Wedding Planning Checklist: Does Your Client Need a Prenup?

August 18, 2023

Reading time: 3 minutes

Your client may have the venue booked and flowers ordered, but do they need a prenup?  More and more couples are adding this “to-do” to their wedding planning checklist.  And while a pre-wedding appointment with an attorney isn’t the most romantic outing, you should be prepared to advise your client whether a prenup is suitable for their circumstances.  So, how do you draft an enforceable prenup?

As always, be sure to check your jurisdiction’s laws concerning the drafting and enforceability of prenuptial agreements. However, below is a brief checklist to consider before counseling your client concerning a prenup:

  • Are you qualified to prepare a prenup? ABA Model Rule 1.1 requires competence.  First and foremost, make sure you have the legal knowledge, skill, and thoroughness to prepare and deliver an enforceable agreement. 
  • Are you in a UPAA state? The majority of states have adopted the Uniform Premarital Agreement Act (UPAA), with the remaining states allowing prenups under different laws in their states. Review your state laws before using a generic form. After all, a prenuptial agreement is a contract and should be tailored to your client’s unique circumstances.  Note that any unconscionable terms will invalidate the agreement.  In fact, one variation between the UPAA and some state laws is the time at which unconscionability is determined.  Under the UPAA, this determination is made at the time the prenup is executed. However, several states, including Connecticut and New Jersey, require that the determination be made when the parties seek to enforce the agreement.    
  • What are the tax implications? Though not solely used by the wealthy anymore, if your client does have substantial assets to protect, make sure you understand and can advise them of future tax implications if the couple seeks a divorce.  Full financial disclosure is required, so you may need to coordinate with your client’s financial advisor as inadequate (or fraudulent) disclosure could render the agreement invalid. You may also consider consulting with a tax professional to ensure you can appropriately counsel your client as to state and federal tax obligations.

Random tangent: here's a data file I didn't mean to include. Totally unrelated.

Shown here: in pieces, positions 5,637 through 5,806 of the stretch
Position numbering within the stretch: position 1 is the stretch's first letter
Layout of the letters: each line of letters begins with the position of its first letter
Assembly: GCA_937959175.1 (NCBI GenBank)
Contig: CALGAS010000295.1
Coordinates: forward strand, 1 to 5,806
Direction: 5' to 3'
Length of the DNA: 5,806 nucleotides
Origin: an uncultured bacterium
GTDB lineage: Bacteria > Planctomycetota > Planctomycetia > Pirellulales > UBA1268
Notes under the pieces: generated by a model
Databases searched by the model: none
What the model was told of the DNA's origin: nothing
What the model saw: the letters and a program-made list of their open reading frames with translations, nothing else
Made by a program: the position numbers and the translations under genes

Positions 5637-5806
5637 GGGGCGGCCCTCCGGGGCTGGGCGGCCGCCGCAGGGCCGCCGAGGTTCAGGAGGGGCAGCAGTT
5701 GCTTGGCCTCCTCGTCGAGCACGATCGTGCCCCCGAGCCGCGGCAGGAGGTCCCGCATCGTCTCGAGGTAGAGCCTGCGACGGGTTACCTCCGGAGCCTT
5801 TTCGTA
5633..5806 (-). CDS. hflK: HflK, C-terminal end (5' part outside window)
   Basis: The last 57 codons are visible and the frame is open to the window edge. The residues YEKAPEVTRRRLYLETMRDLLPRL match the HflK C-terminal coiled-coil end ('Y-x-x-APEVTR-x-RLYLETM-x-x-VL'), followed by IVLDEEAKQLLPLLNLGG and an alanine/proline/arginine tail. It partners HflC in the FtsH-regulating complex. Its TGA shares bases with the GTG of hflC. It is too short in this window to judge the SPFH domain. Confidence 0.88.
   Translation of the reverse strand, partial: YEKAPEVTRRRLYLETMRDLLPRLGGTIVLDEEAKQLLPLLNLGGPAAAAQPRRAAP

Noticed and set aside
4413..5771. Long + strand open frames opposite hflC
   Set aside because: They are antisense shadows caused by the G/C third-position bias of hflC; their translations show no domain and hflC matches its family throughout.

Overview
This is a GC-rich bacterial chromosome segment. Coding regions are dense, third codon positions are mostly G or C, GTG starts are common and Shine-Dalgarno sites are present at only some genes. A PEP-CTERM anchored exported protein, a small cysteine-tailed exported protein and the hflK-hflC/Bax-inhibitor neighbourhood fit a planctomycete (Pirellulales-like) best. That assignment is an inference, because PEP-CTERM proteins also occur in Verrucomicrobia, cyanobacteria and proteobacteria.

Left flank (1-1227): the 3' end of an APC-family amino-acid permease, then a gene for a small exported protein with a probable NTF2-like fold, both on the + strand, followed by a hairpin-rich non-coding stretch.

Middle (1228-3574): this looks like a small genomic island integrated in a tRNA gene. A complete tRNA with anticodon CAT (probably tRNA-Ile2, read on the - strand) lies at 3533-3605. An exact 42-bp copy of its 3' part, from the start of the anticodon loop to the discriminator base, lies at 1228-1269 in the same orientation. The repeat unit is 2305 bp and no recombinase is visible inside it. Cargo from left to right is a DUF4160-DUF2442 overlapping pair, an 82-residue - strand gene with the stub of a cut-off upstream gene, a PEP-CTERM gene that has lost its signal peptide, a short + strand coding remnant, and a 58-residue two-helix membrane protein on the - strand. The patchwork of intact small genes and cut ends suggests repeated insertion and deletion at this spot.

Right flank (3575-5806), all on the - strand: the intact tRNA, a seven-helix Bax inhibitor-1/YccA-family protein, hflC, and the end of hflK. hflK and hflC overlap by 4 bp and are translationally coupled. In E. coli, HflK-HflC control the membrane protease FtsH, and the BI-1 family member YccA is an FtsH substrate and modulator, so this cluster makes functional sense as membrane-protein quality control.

• Is the other party represented? Just like in most divorces, both parties to a prenup should have separate and independent counsel (in fact, some states actually require they do.)  Further, each party should have sufficient time to review the proposed agreement with their personal counsel.  If one spouse does not have adequate time to review or is coerced into signing, the prenup will likely be unenforceable.  
  • Did you address any support obligations?  Although most prenups are drafted for the purpose of the division of property upon dissolution of the marriage, another key concept to consider is ongoing support or alimony. Be sure to properly define these terms in accordance with your state laws and review how they will be taxed.

In general, remember to focus on the positive, pragmatic reasons for a prenuptial agreement. Signing a prenup doesn’t foreshadow the end of the marriage before it begins. You can reframe it as “the insurance policy you hope you never need.” So, before they break out the bubbly, be sure to toast to their prudent planning and forethought as you celebrate the happy couple.  Cheers! 

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